Panel ‘reviewing’ latest reductions
Small strides, but some progress. That was the update from Fredonia Trustee Joseph Cerrie in regard to the consolidation discussions he announced in January between the village and town of Pomfret.
He said part of the talks over the last five months have included the 1982 study titled the “Report from the Committee on Village Government.” The report, put together more than 30 years ago by a committee of five, offered the suggestions of maintaining the status quo, having the village dissolve into the town or having a co-terminous agreement where the village extends its borders to the town.
As you know, the first choice won by default when the report was completed due to the fact it was turned in and then sat on a shelf.
Cerrie, however, says the current committee is doing its homework. For instance, one Pomfret trustee has had conversations with Randolph, which voted to dissolve its village in 2010. Another trustee is talking with other entities that recently dissolved villages into the towns.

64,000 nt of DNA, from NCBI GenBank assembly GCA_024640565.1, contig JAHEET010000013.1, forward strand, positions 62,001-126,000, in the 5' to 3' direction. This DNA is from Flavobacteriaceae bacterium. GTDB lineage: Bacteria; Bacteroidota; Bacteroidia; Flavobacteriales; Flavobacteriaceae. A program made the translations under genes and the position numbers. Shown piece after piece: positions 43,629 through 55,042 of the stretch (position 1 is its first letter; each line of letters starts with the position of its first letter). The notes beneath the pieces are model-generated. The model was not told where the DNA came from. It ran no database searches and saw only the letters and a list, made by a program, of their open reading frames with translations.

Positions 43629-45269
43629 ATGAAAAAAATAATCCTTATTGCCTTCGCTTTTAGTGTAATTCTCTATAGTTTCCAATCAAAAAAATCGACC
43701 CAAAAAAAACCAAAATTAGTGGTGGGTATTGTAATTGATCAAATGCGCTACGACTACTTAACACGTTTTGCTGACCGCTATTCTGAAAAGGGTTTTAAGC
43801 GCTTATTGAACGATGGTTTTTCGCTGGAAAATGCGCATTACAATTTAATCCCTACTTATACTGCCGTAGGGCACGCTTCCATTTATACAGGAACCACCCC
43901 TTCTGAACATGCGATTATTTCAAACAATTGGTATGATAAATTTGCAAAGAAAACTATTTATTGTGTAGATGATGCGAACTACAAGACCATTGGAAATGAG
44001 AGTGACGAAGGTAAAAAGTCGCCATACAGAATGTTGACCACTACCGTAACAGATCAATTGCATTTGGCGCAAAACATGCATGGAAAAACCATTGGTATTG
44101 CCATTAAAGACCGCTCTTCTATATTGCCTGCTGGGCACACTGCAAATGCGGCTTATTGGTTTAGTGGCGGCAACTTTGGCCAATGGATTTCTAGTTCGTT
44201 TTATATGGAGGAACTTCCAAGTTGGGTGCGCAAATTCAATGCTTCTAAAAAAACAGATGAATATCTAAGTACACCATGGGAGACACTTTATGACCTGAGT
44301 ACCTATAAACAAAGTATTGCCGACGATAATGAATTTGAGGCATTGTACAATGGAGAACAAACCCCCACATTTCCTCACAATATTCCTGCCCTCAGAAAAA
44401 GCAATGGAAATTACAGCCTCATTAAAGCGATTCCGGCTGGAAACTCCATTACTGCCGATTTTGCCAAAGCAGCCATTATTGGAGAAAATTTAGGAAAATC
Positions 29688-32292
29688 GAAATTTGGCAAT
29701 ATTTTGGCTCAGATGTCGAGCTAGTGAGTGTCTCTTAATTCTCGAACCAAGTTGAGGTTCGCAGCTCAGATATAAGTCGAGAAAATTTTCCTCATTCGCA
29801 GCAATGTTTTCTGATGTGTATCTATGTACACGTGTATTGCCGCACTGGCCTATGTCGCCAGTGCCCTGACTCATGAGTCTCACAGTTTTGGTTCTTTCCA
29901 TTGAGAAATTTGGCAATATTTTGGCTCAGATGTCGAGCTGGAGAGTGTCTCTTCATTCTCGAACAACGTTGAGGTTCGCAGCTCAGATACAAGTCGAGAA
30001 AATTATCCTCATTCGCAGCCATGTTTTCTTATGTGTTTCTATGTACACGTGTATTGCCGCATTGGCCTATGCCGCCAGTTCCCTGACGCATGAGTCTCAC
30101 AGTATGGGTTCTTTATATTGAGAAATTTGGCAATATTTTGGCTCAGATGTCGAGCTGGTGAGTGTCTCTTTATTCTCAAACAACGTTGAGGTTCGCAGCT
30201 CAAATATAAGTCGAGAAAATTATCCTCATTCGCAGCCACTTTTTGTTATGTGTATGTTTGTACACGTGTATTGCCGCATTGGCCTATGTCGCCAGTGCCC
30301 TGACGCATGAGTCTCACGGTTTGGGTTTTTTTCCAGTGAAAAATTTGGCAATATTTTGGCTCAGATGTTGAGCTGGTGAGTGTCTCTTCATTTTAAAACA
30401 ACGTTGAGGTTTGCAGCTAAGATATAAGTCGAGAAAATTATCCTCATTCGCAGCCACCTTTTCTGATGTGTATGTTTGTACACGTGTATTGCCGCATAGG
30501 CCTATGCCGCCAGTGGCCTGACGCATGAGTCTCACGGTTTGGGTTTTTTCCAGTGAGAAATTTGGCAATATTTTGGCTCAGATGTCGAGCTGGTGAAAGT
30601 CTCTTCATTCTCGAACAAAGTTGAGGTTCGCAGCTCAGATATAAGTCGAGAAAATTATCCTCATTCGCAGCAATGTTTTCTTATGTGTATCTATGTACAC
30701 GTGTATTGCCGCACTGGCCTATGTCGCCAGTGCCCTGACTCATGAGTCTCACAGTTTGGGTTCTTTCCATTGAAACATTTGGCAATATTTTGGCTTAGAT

“We’re reviewing studies … and we expect to open it up to participation from residents,” Cerrie said in regard to the consolidation committee.
Those invitations to residents could come as early as July, but there is no other timeline as of yet. “Between the two municipalities, the demographics have not changed much (since the 1982 study),” he said.
But costs of running local entities have increased to the point where taxpayers and businesses can no longer be counted on to bail out our overabundance of governments and school districts. In the village of Fredonia alone, the budget has nearly doubled in the last 20 years.
In 1993, the village budget was $5.5 million. Today, it is near $10.7 million – a 95 percent increase.
If the demographics remained the same – and we know there are fewer businesses – then that means property owners’ tax costs have accelerated as well. In the meantime, Seneca Falls – located in the Finger Lakes – voted to dissolve its village and become part of the town three years ago.
The savings? With one less layer of government, former village residents are paying about $450 less in property taxes. Residents there did gripe, however, about increased water rates.
That will not be an issue in Fredonia. The village already raises those rates far too often.
Gas prices are always too high, but some lucky reader will be the recipient of $200 in our fuel give-away contest. Our office received more than 1,500 entries for our second contest of this sort.
The winner of the contest will be notified on Monday by phone and will be announced in an edition next week.
John D’Agostino is the OBSERVER publisher. Send comments to email@example.com or call 366-3000, ext. 401.